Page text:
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Saw Mill River Cleanup Sparks Controversy

GREENBURGH, N.Y. – Greenburgh and Elmsford are currently undergoing a mass cleanup of the Saw Mill River, but some residents say that the efforts are absurdly overdue.

The last major cleaning occurred in 2006, a town official confirmed. Over the past five years, the river has accumulated dirt, junk, algae and debris. Town Supervisor Paul Feiner said that the river was filled with Styrofoam, plastic bottles, recyclable materials, trees, glass, oil tanks and tires.

One Greenburgh resident, Hal Samis, spoke up at Wednesday's town board meeting and said that he feels like it took August's Hurricane Irene to finally spur the board into action to do something about the mess. Samis said that he views the current cleanup simply as a response to Hurricane Irene, but not as a project that the town felt necessary to act on prior to the hurricane.

The years of debris are now requiring a lot of man power and time. As of last week, 640 hours had been spent cleaning; another 360 hours are projected before completion, Feiner said. Workers have carted off approximately 10 trucks of debris, with another four to go.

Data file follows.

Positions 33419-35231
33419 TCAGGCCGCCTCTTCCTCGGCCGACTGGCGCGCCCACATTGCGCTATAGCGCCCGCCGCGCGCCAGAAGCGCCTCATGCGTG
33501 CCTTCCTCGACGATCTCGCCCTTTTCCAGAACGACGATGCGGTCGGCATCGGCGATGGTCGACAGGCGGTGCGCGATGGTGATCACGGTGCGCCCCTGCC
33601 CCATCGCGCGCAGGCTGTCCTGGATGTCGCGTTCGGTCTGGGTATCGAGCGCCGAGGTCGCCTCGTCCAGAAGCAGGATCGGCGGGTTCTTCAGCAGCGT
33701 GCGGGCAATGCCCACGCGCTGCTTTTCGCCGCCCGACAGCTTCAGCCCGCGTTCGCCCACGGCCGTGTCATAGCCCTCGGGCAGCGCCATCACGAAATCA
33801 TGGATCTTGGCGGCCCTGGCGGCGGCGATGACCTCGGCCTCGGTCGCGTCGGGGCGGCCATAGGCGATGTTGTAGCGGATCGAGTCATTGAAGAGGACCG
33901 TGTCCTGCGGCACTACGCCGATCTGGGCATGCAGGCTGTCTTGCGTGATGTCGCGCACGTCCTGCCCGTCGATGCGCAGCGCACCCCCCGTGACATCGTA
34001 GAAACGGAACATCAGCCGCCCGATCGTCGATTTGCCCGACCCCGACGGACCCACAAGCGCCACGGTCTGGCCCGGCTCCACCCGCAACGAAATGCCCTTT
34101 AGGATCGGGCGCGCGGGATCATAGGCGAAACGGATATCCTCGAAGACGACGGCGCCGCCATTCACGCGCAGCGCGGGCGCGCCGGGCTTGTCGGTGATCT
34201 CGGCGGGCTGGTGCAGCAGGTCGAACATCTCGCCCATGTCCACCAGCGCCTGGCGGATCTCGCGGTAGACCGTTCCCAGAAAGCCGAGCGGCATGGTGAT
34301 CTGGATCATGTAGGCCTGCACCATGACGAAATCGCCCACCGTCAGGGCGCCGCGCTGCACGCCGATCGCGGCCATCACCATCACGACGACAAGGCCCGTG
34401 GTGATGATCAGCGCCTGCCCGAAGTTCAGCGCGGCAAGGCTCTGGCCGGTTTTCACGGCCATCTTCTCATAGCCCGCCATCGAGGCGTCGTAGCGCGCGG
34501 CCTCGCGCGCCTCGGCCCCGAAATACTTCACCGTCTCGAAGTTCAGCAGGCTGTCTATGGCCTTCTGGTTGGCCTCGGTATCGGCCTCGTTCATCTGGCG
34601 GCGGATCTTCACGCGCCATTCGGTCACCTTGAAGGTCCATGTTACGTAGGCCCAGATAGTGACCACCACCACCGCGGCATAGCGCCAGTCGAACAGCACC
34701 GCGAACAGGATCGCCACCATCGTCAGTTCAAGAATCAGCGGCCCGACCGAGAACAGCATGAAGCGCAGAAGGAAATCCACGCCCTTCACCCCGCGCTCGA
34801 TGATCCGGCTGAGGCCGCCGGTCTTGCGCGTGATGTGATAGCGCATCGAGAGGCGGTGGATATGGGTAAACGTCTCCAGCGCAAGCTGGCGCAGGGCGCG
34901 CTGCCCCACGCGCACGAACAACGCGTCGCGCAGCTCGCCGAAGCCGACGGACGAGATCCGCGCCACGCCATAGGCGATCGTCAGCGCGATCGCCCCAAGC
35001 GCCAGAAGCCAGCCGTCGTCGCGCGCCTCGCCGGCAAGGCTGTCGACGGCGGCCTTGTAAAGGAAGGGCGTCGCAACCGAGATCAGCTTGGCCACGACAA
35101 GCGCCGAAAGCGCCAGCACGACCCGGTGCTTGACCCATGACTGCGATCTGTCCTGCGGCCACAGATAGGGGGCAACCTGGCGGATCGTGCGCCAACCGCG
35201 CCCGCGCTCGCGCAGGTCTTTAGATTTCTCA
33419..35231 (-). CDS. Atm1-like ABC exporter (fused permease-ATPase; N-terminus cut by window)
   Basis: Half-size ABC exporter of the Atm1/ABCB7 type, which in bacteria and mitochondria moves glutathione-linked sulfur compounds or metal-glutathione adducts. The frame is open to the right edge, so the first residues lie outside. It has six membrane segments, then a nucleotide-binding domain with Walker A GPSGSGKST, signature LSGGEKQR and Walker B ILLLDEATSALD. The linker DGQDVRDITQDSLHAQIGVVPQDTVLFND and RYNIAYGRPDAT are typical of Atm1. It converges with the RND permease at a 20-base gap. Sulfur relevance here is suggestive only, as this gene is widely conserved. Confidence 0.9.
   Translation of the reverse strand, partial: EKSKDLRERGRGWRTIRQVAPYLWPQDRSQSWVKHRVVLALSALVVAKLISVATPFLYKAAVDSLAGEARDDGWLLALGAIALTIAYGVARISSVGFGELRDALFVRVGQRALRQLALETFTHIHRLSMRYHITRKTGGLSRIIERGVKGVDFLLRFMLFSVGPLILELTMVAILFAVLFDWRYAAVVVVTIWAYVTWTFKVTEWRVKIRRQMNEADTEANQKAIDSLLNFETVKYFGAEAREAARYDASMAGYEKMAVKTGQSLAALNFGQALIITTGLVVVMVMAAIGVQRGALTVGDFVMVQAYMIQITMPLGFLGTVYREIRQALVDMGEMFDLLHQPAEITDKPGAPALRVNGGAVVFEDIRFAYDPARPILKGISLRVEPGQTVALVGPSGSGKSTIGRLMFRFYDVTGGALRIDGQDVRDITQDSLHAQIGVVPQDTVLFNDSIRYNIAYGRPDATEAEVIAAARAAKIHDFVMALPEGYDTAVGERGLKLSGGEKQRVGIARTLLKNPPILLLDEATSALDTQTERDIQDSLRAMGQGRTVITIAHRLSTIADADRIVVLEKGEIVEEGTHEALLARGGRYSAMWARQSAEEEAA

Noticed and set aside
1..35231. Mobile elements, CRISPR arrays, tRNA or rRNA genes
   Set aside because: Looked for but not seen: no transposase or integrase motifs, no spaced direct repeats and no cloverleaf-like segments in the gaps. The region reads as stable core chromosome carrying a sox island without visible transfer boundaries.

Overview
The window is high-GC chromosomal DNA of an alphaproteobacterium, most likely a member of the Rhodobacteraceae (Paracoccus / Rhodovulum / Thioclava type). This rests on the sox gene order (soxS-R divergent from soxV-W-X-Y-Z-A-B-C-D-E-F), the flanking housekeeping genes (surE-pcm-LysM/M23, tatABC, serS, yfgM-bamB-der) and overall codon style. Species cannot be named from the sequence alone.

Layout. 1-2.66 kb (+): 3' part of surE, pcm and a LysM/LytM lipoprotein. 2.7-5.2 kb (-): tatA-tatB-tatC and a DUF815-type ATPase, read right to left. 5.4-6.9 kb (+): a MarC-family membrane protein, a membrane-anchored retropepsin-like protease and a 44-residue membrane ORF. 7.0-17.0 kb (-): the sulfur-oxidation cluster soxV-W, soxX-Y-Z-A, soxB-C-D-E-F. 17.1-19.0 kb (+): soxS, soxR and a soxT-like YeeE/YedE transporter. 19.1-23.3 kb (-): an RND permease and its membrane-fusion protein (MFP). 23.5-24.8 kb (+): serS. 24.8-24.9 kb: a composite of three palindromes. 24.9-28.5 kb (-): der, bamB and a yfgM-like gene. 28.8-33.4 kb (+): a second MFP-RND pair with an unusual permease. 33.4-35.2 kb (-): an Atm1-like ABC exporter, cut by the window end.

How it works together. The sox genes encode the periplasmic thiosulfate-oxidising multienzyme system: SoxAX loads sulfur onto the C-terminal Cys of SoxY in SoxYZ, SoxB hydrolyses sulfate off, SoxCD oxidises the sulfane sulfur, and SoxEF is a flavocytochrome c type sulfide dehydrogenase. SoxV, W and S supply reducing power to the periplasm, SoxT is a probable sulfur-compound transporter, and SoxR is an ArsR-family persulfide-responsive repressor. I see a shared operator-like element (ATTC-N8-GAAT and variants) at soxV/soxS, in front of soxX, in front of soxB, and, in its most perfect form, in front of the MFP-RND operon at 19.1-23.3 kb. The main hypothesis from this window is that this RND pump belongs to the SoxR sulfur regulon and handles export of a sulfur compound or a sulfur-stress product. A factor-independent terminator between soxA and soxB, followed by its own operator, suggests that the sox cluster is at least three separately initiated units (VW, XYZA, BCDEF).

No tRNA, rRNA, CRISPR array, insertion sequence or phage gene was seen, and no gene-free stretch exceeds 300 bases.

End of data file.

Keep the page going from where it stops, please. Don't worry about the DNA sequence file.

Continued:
The time and removal speak to the damage that the Saw Mill River has collected over the past five years, as only one-half mile has been cleaned so far, beginning south of Babbitt Court. The town expects to clean another half-mile, where the Saw Mill River Parkway meets I-87.

"It's an ongoing project," said Victor Carosi, commissioner of the department of public works. "We're going to keep working at it."

The town plans to get as much debris out of the Saw Mill River as possible, said Carosi, but rain, sleet and other bad weather could limit their endeavor on certain days.

However, regardless of the current efforts, Samis still wonders why it took five years, and five years before that in 2001, to clean the Saw Mill River.

According to Feiner, in 2006, the town was concentrated on getting a grant from the government for flood relief. Now, he said, the Town Board has learned that a cleanup should be done on a regular basis.

New York State Senator Charles Schumer is pushing for FEMA reimbursement for local costs caused by Hurricane Irene's damage. However, Greenburgh is still waiting for reimbursement from FEMA in the amount of $875,000 from a storm in early 2010. For the Saw Mill River cleanup, the town expects to spend nearly $30,000 in labor costs and an additional $5,000 to dispose the waste.

The village of Hastings has expressed interest in clearing their stretch of the Saw Mill River and will speak with town officials to begin the process.

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